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Benzodiazepines are psychoactive medications used in the treatment of anxiety disorders. It promotes relaxation and minimized muscular tension, in addition to other symptoms of anxiety. Like any other antidepressant medications, Benzodiazepines can be taken any time as needed instead of on a regular basis. Although, benzodiazepines are quite effective in the treatment of depression, it may pose a number of side effects and considered dangerous for the elderly, especially for people above 70 years. A group of physician geriatric experts have indicated that the use of Benzodiazepines is "inappropriate for use in the elderly". However, in spite of this indication, benzodiazepines are continued to be prescribed for elderly at an alarming high rate.
Benzodiazepines have a tranquillizing effect on the central nervous system. It is often prescribed as a sleeping aid for the management of panic disorders or anxiety. While the drug is fairly tolerated by young to middle age adults, they are considered a poor choice for elderly individuals, especially people above 75 years. The reason why Benzodiazepines are not good for the elderly includes
a. Drug-drug interactions:
Elderly people are prone to take plenty of prescription medications at a time. The chances of drug-drug interactions are more, leading to harmful effect on the elderly.
b. Drug related adverse reactions:
The elderly are considered weaker compared to young or middle aged people. Due to this fact, the possibility of adverse reactions or side effects that occurs as a result of medication is very high. In addition, physical dependence happens very easily to in elderly as easily as in younger adults leading to further complications.
c. Greater drug sensitivity:
Benzodiazepines creates drowsiness in the elderly, and the sedating effect as a result of the drug is more profound leading to other symptoms such as frank confusion, mental clouding, lethargy, and poor concentration. Sometimes, these side effects of Benzodiazepines are misdiagnosed as dementia in the elderly.
d. Greater potential for adverse reactions:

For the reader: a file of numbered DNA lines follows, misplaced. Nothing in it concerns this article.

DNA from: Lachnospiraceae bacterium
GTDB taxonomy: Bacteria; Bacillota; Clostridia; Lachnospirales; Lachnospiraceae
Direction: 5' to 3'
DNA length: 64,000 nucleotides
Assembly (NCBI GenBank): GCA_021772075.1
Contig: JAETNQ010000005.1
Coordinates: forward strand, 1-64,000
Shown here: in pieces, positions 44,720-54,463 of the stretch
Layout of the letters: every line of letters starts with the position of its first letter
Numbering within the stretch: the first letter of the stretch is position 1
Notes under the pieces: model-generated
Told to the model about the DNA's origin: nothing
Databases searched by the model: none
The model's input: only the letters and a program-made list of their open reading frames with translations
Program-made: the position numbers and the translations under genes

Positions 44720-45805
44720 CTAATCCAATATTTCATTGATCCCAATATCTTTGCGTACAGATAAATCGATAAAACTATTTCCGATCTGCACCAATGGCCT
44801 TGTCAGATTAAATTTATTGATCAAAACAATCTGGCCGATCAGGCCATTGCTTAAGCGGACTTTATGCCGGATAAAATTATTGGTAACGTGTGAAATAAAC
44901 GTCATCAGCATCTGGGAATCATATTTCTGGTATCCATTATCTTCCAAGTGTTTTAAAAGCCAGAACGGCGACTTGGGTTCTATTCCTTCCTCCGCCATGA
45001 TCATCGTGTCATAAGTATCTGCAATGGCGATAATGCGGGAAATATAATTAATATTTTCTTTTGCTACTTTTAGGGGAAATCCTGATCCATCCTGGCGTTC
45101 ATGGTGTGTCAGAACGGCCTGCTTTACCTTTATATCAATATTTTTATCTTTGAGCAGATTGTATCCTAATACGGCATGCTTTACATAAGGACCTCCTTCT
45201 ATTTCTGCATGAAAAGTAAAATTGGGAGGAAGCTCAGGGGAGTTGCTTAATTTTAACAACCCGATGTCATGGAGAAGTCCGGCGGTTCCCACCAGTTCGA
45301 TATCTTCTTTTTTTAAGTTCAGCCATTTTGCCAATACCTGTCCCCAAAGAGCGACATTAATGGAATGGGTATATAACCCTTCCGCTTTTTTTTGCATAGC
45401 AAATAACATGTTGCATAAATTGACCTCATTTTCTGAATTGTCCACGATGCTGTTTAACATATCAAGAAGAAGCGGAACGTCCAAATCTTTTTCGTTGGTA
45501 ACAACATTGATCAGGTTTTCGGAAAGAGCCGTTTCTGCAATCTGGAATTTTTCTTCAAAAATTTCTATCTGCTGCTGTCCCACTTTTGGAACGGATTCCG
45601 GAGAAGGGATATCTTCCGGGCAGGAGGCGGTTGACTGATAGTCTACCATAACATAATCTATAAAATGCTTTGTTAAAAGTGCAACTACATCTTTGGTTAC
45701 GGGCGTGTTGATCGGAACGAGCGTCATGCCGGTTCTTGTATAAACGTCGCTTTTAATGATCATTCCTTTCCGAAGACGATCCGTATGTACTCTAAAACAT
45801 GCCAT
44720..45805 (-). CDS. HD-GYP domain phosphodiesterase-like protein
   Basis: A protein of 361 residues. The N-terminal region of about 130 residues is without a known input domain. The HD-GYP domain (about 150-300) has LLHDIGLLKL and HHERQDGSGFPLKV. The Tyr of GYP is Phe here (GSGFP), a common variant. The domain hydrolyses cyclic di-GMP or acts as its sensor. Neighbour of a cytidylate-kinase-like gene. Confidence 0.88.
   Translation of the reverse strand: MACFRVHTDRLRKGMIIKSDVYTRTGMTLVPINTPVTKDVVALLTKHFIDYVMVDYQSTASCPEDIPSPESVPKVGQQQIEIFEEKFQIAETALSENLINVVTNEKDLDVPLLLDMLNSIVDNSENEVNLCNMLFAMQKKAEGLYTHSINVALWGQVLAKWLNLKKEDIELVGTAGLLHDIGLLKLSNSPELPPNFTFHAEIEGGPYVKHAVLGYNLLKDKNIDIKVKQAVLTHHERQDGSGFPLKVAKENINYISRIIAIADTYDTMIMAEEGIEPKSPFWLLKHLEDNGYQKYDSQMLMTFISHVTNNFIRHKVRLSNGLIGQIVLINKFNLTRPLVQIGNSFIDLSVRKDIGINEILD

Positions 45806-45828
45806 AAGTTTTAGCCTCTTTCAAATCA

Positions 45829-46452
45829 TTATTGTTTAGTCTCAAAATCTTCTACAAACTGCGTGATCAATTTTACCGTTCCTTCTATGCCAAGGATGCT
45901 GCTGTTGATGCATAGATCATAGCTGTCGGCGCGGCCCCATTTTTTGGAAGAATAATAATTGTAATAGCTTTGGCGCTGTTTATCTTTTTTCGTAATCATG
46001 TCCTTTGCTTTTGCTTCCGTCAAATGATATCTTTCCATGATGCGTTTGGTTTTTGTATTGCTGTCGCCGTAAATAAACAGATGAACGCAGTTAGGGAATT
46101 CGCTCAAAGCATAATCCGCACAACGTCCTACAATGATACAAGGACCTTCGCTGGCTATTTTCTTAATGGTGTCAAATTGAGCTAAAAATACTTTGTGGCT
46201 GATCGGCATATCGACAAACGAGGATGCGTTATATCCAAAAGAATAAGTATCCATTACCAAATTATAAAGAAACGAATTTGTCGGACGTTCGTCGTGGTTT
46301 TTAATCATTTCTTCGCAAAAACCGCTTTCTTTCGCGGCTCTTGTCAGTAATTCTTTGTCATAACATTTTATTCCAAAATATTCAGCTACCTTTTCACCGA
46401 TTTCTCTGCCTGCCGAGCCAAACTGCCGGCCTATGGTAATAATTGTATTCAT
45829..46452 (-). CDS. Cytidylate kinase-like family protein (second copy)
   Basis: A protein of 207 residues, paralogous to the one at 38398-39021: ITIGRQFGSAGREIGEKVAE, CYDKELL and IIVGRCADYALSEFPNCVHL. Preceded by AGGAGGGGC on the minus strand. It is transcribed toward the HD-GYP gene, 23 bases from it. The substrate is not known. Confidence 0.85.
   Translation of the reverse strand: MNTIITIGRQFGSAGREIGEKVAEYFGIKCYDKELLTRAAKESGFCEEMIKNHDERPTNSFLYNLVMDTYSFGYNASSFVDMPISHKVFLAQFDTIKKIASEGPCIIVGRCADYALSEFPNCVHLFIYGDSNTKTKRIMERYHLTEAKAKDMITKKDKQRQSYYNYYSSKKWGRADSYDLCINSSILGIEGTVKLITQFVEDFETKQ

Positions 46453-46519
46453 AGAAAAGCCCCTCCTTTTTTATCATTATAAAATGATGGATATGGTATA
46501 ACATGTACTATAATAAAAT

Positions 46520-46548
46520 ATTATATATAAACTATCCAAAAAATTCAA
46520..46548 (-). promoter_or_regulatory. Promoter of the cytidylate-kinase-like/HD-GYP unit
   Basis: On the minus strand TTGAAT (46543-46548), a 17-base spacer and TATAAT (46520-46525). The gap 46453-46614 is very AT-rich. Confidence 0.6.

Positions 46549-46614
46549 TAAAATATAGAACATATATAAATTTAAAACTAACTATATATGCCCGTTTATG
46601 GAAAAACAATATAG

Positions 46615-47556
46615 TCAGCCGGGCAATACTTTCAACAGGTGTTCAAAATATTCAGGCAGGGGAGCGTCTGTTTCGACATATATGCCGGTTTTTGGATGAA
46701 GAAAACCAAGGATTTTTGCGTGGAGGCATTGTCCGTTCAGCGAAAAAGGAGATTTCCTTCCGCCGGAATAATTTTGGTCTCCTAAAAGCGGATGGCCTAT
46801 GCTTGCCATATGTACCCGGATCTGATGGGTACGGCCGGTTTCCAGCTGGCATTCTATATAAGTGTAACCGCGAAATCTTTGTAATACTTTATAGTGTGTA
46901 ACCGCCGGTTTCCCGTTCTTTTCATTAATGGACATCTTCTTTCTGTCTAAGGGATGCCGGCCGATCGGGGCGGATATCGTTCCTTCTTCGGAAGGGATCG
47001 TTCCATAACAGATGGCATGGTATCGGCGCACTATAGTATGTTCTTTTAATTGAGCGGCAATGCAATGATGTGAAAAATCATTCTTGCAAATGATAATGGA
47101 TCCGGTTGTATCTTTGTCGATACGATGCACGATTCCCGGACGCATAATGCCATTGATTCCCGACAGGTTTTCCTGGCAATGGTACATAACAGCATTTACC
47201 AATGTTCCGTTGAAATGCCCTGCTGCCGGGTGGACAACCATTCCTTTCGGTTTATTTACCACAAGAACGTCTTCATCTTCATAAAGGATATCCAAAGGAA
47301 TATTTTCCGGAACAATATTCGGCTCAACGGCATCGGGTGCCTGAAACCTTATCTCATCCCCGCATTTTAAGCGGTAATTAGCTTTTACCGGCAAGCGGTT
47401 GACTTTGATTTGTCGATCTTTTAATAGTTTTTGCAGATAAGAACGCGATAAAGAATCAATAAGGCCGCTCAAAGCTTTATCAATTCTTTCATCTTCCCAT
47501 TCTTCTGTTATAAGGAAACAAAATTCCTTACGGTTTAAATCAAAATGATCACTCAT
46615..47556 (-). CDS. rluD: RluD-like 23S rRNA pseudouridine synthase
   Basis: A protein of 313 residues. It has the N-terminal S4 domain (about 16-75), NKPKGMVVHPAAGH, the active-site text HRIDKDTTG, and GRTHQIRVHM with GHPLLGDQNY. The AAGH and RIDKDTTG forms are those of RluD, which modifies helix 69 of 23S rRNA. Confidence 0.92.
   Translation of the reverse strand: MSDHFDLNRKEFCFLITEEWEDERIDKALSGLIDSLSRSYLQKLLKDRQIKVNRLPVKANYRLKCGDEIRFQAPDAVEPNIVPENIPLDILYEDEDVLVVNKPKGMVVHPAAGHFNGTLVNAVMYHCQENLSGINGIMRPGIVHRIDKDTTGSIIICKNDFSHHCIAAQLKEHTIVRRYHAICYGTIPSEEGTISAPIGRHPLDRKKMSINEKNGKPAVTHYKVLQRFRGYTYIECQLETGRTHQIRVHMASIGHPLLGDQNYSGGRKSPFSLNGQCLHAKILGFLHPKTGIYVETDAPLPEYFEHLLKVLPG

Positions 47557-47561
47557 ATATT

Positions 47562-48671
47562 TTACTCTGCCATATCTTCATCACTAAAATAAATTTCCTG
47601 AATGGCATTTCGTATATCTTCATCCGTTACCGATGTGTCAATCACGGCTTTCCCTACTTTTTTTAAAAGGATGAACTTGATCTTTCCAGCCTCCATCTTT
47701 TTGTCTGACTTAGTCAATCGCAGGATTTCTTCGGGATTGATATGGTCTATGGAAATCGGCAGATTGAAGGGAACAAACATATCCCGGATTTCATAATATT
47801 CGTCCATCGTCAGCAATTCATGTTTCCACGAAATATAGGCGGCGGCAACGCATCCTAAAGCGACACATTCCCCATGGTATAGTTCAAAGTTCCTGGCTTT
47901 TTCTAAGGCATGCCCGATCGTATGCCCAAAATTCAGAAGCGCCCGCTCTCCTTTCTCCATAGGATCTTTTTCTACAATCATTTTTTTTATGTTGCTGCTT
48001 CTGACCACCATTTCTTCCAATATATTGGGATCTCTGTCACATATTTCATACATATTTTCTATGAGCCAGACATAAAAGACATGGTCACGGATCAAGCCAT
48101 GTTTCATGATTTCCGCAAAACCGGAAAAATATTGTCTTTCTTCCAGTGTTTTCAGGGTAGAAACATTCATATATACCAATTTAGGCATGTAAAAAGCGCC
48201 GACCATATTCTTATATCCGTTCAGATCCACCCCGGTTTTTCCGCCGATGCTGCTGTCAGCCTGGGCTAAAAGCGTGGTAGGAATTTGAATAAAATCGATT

Prescribing Benzodiazepines may cause unusual side effects that are often unrelated to sedation and occurs at higher frequency. The elderly may develop blurred vision, night wandering, falls and fractures, impaired balance, incontinence, nightmares, and appetite changes as a result of benzodiazepine use.
e. Potential for toxic drug levels in the body:
In the elderly people, the process of aging slows down the liver function thereby creating a much longer time for the benzodiazepines to get processed and eliminated from the body. Additionally, an aging body tend to store more of the medication in the fat cells. Consequently, the level of benzodiazepine in the body tends to be high, sometimes at toxic levels even when it is taken at a dose that is recommended by the physician.
Benzodiazepine problem in the elderly tend to be cumulative. The Level of the medication or the accumulation of the medication in the body climbs up gradually, as they are not able to process the medication effectively and eliminate it. As a result of this dangerous cycle, it causes serious adverse reactions in the elderly and makes them more prone to side effects. In addition, these side effects may be atypical so that such symptoms are not easily connected to benzodiazepine use, leading to further worsening of the condition.
Because of this reason, Geriatric specialists have considered benzodiazepines to be "inappropriate for elderly use". But still it is prescribed for the elderly, as most physicians are not geriatrics. Even the product labelling in Benzodiazepines do not include such special instructions for dose or use with the elderly people.
When a benzodiazepine is prescribed for an elderly patient, it is better to consult with their health care provider and check why it was prescribed. If the patient is taking the medication for long, then it is advisable to look for adverse reactions such as poor appetite, night wandering, and nigh mares, and share the observations with the physician. Asking for a different approach or different medication is wise. Once benzodiazepines are discontinued, it takes time for the adverse effects to resolve. Being patient for a week or more is important to see some improvement in the condition. Benzodiazepines are psychoactive drugs, and sudden discontinuation of the medication can cause withdrawal symptoms in the elderly.
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